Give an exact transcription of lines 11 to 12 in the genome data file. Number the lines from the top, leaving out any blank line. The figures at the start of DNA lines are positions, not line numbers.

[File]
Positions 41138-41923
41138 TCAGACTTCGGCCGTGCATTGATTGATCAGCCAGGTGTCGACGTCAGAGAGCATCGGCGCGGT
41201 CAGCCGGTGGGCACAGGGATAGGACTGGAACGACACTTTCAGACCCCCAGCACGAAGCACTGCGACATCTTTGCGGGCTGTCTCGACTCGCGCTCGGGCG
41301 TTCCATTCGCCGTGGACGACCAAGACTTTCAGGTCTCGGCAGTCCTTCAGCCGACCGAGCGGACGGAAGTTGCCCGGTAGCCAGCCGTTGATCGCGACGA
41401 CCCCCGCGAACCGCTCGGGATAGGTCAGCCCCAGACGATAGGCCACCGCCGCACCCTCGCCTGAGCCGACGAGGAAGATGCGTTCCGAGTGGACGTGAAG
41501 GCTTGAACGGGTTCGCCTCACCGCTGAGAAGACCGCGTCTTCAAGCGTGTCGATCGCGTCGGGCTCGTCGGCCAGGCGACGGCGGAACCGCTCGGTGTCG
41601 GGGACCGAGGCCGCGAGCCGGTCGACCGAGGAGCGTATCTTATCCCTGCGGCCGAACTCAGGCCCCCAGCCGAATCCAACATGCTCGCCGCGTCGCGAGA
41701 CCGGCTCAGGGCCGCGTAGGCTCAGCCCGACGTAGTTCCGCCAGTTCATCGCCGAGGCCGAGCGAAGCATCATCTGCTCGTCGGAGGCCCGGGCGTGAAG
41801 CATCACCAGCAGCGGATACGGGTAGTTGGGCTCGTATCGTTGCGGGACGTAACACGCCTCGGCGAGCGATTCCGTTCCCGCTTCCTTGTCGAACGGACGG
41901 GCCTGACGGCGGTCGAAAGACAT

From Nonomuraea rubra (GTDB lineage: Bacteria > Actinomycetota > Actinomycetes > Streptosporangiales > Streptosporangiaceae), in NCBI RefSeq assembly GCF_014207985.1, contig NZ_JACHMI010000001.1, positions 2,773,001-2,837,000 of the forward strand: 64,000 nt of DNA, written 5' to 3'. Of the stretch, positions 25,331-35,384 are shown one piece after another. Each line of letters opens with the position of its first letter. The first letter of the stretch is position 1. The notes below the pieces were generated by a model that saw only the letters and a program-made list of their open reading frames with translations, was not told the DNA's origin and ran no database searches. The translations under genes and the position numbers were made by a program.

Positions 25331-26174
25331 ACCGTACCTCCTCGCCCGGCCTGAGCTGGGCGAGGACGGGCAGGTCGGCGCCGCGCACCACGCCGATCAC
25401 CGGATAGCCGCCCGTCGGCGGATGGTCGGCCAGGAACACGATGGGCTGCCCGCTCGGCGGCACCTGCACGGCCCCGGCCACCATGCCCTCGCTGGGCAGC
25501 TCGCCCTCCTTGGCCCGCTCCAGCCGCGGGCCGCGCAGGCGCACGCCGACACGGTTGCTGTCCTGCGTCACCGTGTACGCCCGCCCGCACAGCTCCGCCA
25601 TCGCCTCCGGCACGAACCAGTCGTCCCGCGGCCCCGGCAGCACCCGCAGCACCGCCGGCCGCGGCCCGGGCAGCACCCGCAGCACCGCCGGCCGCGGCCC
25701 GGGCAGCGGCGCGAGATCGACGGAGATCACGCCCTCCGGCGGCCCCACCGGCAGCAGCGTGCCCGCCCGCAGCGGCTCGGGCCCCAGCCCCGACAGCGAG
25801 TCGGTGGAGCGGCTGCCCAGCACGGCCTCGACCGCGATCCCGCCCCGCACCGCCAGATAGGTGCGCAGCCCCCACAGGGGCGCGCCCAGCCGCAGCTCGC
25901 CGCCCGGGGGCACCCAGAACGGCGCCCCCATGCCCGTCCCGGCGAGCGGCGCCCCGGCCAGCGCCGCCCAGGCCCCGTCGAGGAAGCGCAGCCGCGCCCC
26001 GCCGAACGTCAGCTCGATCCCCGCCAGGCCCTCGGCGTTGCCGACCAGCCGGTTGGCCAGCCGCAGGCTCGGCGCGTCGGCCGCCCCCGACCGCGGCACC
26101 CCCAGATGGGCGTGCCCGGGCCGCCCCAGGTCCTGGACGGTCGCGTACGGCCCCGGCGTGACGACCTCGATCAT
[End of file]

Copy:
From Nonomuraea rubra (GTDB lineage: Bacteria > Actinomycetota > Actinomycetes > Streptosporangiales > Streptosporangiaceae), in NCBI RefSeq assembly GCF_014207985.1, contig NZ_JACHMI010000001.1, positions 2,773,001-2,837,000 of the forward strand: 64,000 nt of DNA, written 5' to 3'. Of the stretch, positions 25,331-35,384 are shown one piece after another. Each line of letters opens with the position of its first letter. The first letter of the stretch is position 1. The notes below the pieces were generated by a model that saw only the letters and a program-made list of their open reading frames with translations, was not told the DNA's origin and ran no database searches. The translations under genes and the position numbers were made by a program.

Positions 25331-26174